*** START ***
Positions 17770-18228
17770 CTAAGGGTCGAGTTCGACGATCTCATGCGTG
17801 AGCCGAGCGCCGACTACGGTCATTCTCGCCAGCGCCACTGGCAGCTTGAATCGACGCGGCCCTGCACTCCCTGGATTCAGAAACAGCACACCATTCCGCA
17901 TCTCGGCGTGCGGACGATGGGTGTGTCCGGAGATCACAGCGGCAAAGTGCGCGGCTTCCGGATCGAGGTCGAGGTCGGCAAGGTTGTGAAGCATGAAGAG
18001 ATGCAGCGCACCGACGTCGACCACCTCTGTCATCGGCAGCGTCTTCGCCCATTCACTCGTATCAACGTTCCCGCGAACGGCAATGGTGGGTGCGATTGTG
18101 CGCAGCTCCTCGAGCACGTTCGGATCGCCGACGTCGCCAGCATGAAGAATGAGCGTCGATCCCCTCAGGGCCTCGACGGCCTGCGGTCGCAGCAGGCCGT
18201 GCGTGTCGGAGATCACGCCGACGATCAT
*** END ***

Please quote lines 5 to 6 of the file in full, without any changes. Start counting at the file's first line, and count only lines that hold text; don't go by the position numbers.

18001 ATGCAGCGCACCGACGTCGACCACCTCTGTCATCGGCAGCGTCTTCGCCCATTCACTCGTATCAACGTTCCCGCGAACGGCAATGGTGGGTGCGATTGTG
18101 CGCAGCTCCTCGAGCACGTTCGGATCGCCGACGTCGCCAGCATGAAGAATGAGCGTCGATCCCCTCAGGGCCTCGACGGCCTGCGGTCGCAGCAGGCCGT